3. You get negative cues during the interview. A lack of eye contact or constant fidgeting may suggest dishonesty, but don't eliminate a promising candidate by making a judgment based solely on body language. Consider the individual's responses to your questions and feedback from other staff members who met him or her.
4. References offer conflicting details. Ask initial contacts about additional people you can speak to about the prospective hire. Also, check if there are connections in your network who can provide insight about the candidate.
5. Online information doesn't match. Don't always take what you find on the internet at face value. There may be multiple professionals with the same name or legal issues with how the information can be used. Verify facts during the interview and reference check processes.
About the Research
The surveys of workers and senior managers were developed by OfficeTeam. They were conducted by independent research firms and include responses from more than 400 Canadian workers 18 years of age or older and employed in office environments, and more than 300 senior managers at Canadian companies with 20 or more employees.
Hire Matt Krumrie to write your resume - and tell a story that recruiters want to hear.
In our high-tech world, it’s easy to eliminate the human touch from almost everything – favoring artificial intelligence and automation in the quest for efficiency and cost savings. This is happening in the career coaching space as well. When it comes to career planning, are you willing to take Cortana’s advice?
Related article: Emotional Intelligence and the future of work
Here are 4 reasons why technology shouldn’t replace a career coach, featuring tips and advice from the experts at Impact Group HR, a career coaching, one-on-one relocation, talent development, and outplacement firm.
1. Emotional Support Isn’t Stellar from a Machine
A one-to-me coaching approach during a difficult job search provides a key lifeline as the person navigates the transition. Beyond job search support, the coach provides emotional support to address the ups and downs of the process. Ask Siri for emotional support, and she will gladly proclaim, “Here’s what I found on the web.” Not quite good enough.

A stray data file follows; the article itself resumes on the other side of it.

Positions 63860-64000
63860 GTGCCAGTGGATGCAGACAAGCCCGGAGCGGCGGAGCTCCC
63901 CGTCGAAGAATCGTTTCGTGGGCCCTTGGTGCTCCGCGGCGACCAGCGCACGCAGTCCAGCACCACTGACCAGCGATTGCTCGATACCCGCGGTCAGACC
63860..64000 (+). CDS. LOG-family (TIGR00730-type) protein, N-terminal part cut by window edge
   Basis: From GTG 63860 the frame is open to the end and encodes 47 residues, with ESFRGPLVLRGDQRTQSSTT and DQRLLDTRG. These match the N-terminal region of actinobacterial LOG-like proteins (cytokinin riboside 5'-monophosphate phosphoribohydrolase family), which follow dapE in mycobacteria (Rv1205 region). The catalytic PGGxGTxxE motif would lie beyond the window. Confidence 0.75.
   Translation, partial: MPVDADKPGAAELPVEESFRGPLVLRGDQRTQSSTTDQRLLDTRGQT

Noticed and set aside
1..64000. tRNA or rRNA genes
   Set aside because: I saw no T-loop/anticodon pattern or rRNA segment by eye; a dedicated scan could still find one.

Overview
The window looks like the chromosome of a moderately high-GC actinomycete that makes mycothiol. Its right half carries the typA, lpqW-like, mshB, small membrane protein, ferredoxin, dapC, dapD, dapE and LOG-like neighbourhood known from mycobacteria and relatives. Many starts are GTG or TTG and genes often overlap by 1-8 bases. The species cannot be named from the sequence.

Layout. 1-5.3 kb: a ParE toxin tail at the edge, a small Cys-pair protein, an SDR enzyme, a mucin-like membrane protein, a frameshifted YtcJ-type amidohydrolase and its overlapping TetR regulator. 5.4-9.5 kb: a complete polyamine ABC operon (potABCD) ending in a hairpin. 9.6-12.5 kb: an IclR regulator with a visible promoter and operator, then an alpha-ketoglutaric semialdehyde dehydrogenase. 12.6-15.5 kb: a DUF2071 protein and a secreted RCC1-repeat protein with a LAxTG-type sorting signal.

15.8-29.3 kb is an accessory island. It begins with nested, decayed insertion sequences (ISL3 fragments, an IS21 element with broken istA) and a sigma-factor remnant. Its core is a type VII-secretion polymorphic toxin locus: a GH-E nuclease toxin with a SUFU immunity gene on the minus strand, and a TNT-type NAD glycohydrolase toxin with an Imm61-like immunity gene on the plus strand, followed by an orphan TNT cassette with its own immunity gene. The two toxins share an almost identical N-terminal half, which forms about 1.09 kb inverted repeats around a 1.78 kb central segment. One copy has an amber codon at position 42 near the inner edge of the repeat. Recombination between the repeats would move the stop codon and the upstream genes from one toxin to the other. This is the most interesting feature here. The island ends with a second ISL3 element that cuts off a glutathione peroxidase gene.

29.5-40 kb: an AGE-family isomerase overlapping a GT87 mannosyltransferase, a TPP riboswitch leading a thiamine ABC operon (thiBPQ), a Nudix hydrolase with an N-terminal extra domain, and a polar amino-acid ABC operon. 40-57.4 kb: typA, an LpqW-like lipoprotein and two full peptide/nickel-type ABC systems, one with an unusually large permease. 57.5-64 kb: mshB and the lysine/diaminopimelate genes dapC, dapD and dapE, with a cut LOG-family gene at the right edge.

“A career coach is 100% devoted to the job seeker,” says Jan Hunter, Director of Outplacement Services at IMPACT Group. “They have no one else’s interest in mind, they don’t have an agenda. They are there to listen, work through the job search process, and provide advice on all the emotions the job seeker experiences during the search.” Handing a job seeker a login without that dedicated person to guide the process just isn’t the same.
2. Personalized Programs Beat Automated Processes Every Time
Finding a new position is a complex process – and one that is unique to each individual. “When job seekers only access to a technology platform, they miss out on a sounding board – someone who can truly listen and provide clarity on their options.” This is especially true for career changers who are exploring how their skills fit in a new role or industry. “Technology provides information, but not the personalized guidance that comes from a career coach,” says Hunter.
Automated processes take a cookie-cutter approach – treating each person as if they are conducting the same job search. IMPACT Group works with a wide variety of professionals – from teachers to biostatisticians. Sally the Scientist and Dan the Dude Rancher won’t benefit from the exact same coaching. They need a plan that is unique to them and research backs it up: job seekers are 2.67x more likely to find a new career with the help of a coach.
3. One-on-One Relationship Builds Confidence
Confidence is key during a job search. Even the most confident people go into their search less than confident on where to start or how to market their experience. A coach addresses all the unique nuances that arise during the search, allowing the job seeker to gain the confidence to shine.
Job searches can be a lonely endeavor – just ask one of our program participants – but job seekers are not alone with a coach by their side. Time and again we hear customers say they appreciated their coach following up with them after applying for roles or completing an interview. Jan shares, “This follow up shows the coach genuinely cares about the person’s progress. A personal phone call is so much more genuine than an automated message from a website.”
4. Focused attention leads to time savings
“A typical job seeker does not have the time or resources to find the latest job search and social media trends and determine how they apply to their field,” Jan points out. “Our coaches undergo continuous learning to identify and master these trends, while also keeping a pulse on hot jobs and growing professions.” Job seekers get focused attention right from the beginning when working with a coach, leading to less digging and reading to find often conflicting information.
We’ve all fallen into the technology trap. How many times have you logged onto a social media account to check one thing…and 30 minutes later you still haven’t accomplished your task? It’s easy to be pulled down the rabbit hole of posts, pictures, and articles. “A technology tool won’t point out that you still haven’t brushed up on interviewing skills, but a coach does just that. They follow up on goals, hold the job seeker accountable, and ensure the job search stays on track.”
At IMPACT Group, they know a personal, one-to-me coaching experience delivers the best results for each individual job seeker.
The reality is this: Tech solutions alone can’t hold a wireless mouse to this level of support provided by a career coach. They can greatly benefit a job search and help you get on the right track to career success.
About Matt Krumrie
In addition to writing resumes, Krumrie has published over 2,000 career and job search articles for CollegeRecruiter,